Thursday, February 3

Turning the wheel

"The body of WHAT?"
Yesterday was Groundhog Day aka...

Feast of Cornelius the Centurion (among others)
Feast of Our Lady of the Navigators
Feast of St. Brigid (depending on where you are)
Feast of the Virgin of Candaleria
Meeting of Our Lord
Naming of Jesus
Presentation of Jesus at the Temple
Purification of the Virgin
World Day for Consecrated Life

I don't celebrate all of these. Honestly, I rarely celebrate ANY of these. Some questions comes to mind, though. If you DO celebrate one or more, why? Do you know the stories behind the specifics and what significance (if any) do those stories hold for you? Did you have a crepe yesterday? Did you know that it's traditional to do so? Does that matter? Should it matter?   I've waxed rhapsodic (or is that rapped quixotic) about tradition several times in the past, but I want to consider the matter from a different angle.

I'd like to look at the first and arguably least controversial of the list for use as an example. 

Groudhog day.

Are you Pennsylvania Dutch? That's where the tradition comes from.
Did you know that there are dozens of groundhogs from Alabama to Alaska that have to endure the annual celebrity, not just Punxsutawney Phil?
Easier question...have you actually SEEN a groundhog in the flesh?
Do you believe in the prognostication prowess of a rodent?
Is this a 'real' holiday in your mind, a kitch/quaint old custom without relevance, a pseudo-holiday like 'Talk Like a Pirate' day or perhaps no more than a 'shaggy dog' at the end of the evening news?

I could go on...and I could have chosen one of the 'real' holidays listed above. It really doesn't matter, though. I'm not from the Canary Islands and not a hard-core Marian, so the Virgin of Candaleria isn't any more 'real' than groundhog day. Not saying that it is, in any way, wrong, silly or stupid...rather saying that it is not part of my cultural heritage or identity and the meaning behind the feast day has little to no personal resonance.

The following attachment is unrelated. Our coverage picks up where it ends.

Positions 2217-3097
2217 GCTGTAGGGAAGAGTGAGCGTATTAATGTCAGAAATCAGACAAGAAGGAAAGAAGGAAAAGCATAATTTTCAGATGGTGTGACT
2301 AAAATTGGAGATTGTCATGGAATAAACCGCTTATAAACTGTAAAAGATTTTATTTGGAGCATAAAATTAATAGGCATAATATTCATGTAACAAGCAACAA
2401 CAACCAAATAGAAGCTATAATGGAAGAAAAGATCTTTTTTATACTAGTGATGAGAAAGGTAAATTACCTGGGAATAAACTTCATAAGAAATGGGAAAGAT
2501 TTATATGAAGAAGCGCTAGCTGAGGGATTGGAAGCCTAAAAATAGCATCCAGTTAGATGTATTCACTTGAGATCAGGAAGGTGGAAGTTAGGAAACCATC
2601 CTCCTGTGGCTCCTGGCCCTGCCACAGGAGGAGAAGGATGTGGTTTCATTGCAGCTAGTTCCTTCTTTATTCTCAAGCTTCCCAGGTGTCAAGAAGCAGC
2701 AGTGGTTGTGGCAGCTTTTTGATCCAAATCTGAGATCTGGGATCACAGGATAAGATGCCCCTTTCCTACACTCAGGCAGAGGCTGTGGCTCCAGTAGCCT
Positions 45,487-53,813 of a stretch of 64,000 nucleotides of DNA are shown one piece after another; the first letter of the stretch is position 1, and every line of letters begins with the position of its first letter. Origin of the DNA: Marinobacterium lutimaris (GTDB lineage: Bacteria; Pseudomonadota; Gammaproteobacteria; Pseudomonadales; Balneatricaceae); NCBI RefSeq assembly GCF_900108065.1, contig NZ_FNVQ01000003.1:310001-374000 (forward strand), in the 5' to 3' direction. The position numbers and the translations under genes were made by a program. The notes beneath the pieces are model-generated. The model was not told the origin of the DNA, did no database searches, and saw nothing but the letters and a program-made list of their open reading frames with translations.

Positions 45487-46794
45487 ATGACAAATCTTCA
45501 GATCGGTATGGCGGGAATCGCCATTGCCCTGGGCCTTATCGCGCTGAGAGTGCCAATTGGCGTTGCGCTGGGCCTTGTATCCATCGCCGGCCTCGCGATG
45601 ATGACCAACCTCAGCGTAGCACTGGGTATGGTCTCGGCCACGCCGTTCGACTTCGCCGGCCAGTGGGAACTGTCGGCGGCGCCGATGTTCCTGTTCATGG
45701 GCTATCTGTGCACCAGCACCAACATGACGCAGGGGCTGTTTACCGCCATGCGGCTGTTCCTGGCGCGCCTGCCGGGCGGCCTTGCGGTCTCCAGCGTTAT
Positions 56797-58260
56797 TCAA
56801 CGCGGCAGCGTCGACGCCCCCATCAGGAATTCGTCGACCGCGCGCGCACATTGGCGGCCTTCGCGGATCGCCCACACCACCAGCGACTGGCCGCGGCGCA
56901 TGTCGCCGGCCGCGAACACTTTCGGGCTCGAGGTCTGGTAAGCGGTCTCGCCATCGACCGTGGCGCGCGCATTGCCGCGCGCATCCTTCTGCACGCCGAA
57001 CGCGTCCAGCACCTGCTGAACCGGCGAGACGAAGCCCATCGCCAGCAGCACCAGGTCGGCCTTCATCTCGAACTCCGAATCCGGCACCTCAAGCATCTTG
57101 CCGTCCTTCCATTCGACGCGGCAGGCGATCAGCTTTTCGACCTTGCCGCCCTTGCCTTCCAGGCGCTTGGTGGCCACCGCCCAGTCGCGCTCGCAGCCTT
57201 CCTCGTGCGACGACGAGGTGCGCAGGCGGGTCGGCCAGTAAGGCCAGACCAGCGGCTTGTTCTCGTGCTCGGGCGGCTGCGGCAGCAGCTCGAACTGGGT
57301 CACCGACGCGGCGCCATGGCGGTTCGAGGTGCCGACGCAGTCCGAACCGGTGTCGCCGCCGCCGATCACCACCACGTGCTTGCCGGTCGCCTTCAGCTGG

Imbolc/Candlemas/St. Brigid...that's different.   The three are tied together and all are about the procession of the year.  Imbolc is the ancient celebration of the cross-quarter day, when the days get longer and we are assured that the dolours of winter shall not last forever. Just as Lucy brings light on the winter Solstice and assures us that we are never in the dark, fiery Brigid reminds of the cleansing flame in preparation for the new year. The lambs are about to drop, the snow about to melt and the land is going to be waking up from it's wintry slumber. Candlemas is about putting those January plans into action and clearing the decks. On any given year, these things resonate with me, which hearken to my heritage and help me remember and revere the Divine in the 'mundane'.  This year, their importance thrums in the veins.  I know things are changing.

Thanks be to God.

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